Kansas City artist Ryan Wilks explored a wide range of gender and sexuality in the 12 large-scale portraits and interviews on display in the show Gender Treason at the Leedy-Voulkos Art Center. He and one of his painting subjects say the process of creating the art changed each of them.

Guests:

  • Ryan Wilks, artist
  • Ana Marcela Maldonado Morales, visual artist, tattoo artist, musician
Anna Leach / KCUR 89.3

An exit interview with Olympic gold medalist Shannon Vreeland, a swimmer from Overland Park, Kansas, just days after her career ended at the swimming trials in Omaha. We discuss how Kansas Citians make it  from their initial training in local pools and gyms all the way to the Olympics,.

Guests:

  • Shannon Vreeland, world champion swimmer
  • Greg Echlin, KCUR's sports reporter

Everybody seems to be talking about storytelling these days. That's music to our ears on Central Standard, where we're always looking for good, true tales about life in Kansas City. This past winter, KCUR sponsored a series of storytelling events at Pilgrim Chapel in Hyde Park, called FlameKC.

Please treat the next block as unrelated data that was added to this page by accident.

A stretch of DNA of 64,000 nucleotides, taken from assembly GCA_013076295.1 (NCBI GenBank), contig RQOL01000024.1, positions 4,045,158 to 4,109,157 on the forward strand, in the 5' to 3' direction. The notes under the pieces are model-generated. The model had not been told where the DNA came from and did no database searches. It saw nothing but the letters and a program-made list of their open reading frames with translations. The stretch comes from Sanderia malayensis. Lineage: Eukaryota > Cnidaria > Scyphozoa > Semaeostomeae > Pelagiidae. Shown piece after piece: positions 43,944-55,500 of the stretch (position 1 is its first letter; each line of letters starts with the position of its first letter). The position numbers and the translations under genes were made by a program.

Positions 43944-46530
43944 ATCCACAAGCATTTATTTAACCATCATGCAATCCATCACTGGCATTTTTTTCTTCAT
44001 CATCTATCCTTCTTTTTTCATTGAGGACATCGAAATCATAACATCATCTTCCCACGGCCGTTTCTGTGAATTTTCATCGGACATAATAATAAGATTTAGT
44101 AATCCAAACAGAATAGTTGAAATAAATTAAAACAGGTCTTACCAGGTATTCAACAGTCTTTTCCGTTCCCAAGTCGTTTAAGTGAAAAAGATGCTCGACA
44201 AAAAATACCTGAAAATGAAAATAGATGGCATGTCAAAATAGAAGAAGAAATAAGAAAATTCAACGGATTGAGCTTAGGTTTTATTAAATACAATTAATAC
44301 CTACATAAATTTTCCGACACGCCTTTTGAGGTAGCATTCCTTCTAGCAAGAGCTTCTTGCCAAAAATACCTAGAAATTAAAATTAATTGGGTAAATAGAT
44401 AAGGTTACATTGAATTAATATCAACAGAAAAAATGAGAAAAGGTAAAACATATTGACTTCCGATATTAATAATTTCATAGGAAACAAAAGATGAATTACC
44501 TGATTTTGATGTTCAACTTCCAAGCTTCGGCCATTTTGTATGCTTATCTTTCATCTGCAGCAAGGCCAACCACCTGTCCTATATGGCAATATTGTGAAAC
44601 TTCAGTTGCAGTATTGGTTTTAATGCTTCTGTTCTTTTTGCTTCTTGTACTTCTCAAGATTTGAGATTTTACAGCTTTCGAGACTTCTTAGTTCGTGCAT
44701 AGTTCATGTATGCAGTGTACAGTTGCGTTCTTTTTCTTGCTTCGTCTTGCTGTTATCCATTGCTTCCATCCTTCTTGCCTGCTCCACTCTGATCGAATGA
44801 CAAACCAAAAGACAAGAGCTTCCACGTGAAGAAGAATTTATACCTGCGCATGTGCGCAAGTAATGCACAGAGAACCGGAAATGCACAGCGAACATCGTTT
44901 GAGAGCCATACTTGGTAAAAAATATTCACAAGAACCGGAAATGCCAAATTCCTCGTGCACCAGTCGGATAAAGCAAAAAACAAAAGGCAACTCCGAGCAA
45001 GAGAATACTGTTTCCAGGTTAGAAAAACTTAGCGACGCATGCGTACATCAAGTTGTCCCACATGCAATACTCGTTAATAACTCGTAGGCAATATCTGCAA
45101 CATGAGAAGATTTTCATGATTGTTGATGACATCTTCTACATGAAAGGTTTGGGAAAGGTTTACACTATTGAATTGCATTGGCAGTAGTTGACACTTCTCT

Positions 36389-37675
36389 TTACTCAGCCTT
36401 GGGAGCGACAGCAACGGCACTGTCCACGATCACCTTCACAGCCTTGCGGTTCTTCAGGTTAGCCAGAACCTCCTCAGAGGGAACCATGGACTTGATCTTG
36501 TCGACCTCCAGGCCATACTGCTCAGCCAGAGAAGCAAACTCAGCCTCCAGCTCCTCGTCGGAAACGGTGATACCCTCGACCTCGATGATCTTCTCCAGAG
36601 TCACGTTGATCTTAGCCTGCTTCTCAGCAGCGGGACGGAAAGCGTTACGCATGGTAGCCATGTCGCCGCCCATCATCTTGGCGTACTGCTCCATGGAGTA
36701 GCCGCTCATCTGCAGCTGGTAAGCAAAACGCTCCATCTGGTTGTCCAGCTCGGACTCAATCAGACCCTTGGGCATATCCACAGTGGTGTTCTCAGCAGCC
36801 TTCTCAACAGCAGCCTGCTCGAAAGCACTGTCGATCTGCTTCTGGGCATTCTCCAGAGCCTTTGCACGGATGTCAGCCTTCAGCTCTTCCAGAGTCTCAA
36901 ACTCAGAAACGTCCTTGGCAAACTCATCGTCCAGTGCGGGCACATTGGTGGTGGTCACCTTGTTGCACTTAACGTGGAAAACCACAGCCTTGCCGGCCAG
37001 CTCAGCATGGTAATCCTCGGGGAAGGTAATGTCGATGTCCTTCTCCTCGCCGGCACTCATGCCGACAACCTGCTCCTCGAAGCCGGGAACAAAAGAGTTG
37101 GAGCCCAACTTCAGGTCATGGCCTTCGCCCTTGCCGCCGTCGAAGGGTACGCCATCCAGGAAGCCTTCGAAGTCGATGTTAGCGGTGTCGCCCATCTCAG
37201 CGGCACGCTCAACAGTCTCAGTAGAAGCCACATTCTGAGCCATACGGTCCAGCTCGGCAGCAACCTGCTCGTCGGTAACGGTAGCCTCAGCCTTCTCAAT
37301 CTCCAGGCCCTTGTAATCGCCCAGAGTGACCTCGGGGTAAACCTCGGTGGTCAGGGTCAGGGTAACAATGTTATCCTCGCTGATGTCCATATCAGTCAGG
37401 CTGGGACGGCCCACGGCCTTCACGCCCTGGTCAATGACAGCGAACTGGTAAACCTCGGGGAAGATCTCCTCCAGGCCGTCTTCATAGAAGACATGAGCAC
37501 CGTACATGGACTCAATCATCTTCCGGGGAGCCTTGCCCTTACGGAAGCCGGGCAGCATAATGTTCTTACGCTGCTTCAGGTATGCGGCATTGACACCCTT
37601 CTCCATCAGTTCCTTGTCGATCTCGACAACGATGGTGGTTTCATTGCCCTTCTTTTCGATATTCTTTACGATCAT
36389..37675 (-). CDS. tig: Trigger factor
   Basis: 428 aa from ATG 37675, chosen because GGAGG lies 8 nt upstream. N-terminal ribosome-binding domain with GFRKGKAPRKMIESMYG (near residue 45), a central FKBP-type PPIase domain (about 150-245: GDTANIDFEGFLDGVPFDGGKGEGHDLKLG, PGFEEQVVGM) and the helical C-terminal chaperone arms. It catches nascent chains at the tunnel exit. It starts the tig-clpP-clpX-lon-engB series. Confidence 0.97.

We will be airing some of those stories over the next couple of weeks, starting with the first. Within the theme "Letting Go," Pilgrim Chapel director Andrew Johnson shared his story about parenting and time.

Hannah Copeland / KCUR 89.3

Saturday night's mass shooting at a gay nightclub in Orlando, Florida, marked the deadliest shooting on U.S. soil in recent history, with 49 dead and 53 more wounded. The LGBT community wasn't the only community that bore the brunt of this attack — the vast majority of the victims were Latino or Latina, and other people of color. How is Kansas City's local Latino community reacting to the news?

Anna Sturla / KCUR 89.3

Salads showcase the best produce that summer has to offer. A local chef shows us how to make gado gado, an Indonesian salad with potatoes and peanut sauce, and a food writer talks about the "mystery of flavor." Then, our food critics search out the best salads in Kansas City.